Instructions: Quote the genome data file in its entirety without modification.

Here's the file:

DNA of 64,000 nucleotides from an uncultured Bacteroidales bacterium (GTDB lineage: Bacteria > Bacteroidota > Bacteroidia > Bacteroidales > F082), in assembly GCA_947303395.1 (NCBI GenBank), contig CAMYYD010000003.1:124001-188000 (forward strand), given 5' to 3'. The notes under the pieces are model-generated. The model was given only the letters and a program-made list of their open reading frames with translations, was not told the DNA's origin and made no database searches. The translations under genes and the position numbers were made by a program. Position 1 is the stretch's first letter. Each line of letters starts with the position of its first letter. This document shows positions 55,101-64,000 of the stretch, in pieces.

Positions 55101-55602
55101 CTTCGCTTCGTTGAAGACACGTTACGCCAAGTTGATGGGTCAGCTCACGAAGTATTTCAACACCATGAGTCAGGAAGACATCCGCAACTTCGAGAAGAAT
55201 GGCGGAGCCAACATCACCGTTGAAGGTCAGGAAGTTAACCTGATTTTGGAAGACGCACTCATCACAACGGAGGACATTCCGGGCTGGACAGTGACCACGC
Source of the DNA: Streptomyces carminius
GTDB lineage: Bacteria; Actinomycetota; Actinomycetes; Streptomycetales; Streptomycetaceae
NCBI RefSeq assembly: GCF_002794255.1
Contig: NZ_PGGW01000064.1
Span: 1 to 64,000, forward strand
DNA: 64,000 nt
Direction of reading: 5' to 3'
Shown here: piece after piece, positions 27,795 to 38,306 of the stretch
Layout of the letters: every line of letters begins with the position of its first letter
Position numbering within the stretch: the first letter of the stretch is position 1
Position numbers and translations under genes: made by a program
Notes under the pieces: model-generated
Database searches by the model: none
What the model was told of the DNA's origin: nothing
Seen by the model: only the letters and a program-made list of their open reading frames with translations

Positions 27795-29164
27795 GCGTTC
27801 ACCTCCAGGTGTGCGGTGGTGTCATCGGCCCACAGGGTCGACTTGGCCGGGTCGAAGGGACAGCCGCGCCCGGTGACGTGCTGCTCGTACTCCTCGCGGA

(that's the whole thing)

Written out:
DNA of 64,000 nucleotides from an uncultured Bacteroidales bacterium (GTDB lineage: Bacteria > Bacteroidota > Bacteroidia > Bacteroidales > F082), in assembly GCA_947303395.1 (NCBI GenBank), contig CAMYYD010000003.1:124001-188000 (forward strand), given 5' to 3'. The notes under the pieces are model-generated. The model was given only the letters and a program-made list of their open reading frames with translations, was not told the DNA's origin and made no database searches. The translations under genes and the position numbers were made by a program. Position 1 is the stretch's first letter. Each line of letters starts with the position of its first letter. This document shows positions 55,101-64,000 of the stretch, in pieces.

Positions 55101-55602
55101 CTTCGCTTCGTTGAAGACACGTTACGCCAAGTTGATGGGTCAGCTCACGAAGTATTTCAACACCATGAGTCAGGAAGACATCCGCAACTTCGAGAAGAAT
55201 GGCGGAGCCAACATCACCGTTGAAGGTCAGGAAGTTAACCTGATTTTGGAAGACGCACTCATCACAACGGAGGACATTCCGGGCTGGACAGTGACCACGC
Source of the DNA: Streptomyces carminius
GTDB lineage: Bacteria; Actinomycetota; Actinomycetes; Streptomycetales; Streptomycetaceae
NCBI RefSeq assembly: GCF_002794255.1
Contig: NZ_PGGW01000064.1
Span: 1 to 64,000, forward strand
DNA: 64,000 nt
Direction of reading: 5' to 3'
Shown here: piece after piece, positions 27,795 to 38,306 of the stretch
Layout of the letters: every line of letters begins with the position of its first letter
Position numbering within the stretch: the first letter of the stretch is position 1
Position numbers and translations under genes: made by a program
Notes under the pieces: model-generated
Database searches by the model: none
What the model was told of the DNA's origin: nothing
Seen by the model: only the letters and a program-made list of their open reading frames with translations

Positions 27795-29164
27795 GCGTTC
27801 ACCTCCAGGTGTGCGGTGGTGTCATCGGCCCACAGGGTCGACTTGGCCGGGTCGAAGGGACAGCCGCGCCCGGTGACGTGCTGCTCGTACTCCTCGCGGA